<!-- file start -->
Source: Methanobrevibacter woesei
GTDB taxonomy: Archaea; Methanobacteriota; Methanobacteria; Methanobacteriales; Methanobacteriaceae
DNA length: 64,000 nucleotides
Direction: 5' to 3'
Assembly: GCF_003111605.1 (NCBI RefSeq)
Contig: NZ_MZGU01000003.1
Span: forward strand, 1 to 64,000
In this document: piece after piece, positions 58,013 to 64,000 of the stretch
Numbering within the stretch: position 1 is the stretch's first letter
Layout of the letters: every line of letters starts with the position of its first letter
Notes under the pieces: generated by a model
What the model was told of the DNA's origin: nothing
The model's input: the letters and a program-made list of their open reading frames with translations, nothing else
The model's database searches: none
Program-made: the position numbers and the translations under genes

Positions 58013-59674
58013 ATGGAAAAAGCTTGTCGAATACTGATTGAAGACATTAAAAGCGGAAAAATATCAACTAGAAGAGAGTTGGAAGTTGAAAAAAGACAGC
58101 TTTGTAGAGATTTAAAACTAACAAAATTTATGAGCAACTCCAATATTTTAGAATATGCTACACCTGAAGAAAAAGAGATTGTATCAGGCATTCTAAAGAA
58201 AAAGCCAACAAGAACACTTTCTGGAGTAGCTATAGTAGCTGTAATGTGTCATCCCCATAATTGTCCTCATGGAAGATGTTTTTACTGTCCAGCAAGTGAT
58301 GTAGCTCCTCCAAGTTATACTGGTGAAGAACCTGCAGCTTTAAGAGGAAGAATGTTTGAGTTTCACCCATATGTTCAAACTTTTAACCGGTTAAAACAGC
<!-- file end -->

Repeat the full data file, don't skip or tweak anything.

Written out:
Source: Methanobrevibacter woesei
GTDB taxonomy: Archaea; Methanobacteriota; Methanobacteria; Methanobacteriales; Methanobacteriaceae
DNA length: 64,000 nucleotides
Direction: 5' to 3'
Assembly: GCF_003111605.1 (NCBI RefSeq)
Contig: NZ_MZGU01000003.1
Span: forward strand, 1 to 64,000
In this document: piece after piece, positions 58,013 to 64,000 of the stretch
Numbering within the stretch: position 1 is the stretch's first letter
Layout of the letters: every line of letters starts with the position of its first letter
Notes under the pieces: generated by a model
What the model was told of the DNA's origin: nothing
The model's input: the letters and a program-made list of their open reading frames with translations, nothing else
The model's database searches: none
Program-made: the position numbers and the translations under genes

Positions 58013-59674
58013 ATGGAAAAAGCTTGTCGAATACTGATTGAAGACATTAAAAGCGGAAAAATATCAACTAGAAGAGAGTTGGAAGTTGAAAAAAGACAGC
58101 TTTGTAGAGATTTAAAACTAACAAAATTTATGAGCAACTCCAATATTTTAGAATATGCTACACCTGAAGAAAAAGAGATTGTATCAGGCATTCTAAAGAA
58201 AAAGCCAACAAGAACACTTTCTGGAGTAGCTATAGTAGCTGTAATGTGTCATCCCCATAATTGTCCTCATGGAAGATGTTTTTACTGTCCAGCAAGTGAT
58301 GTAGCTCCTCCAAGTTATACTGGTGAAGAACCTGCAGCTTTAAGAGGAAGAATGTTTGAGTTTCACCCATATGTTCAAACTTTTAACCGGTTAAAACAGC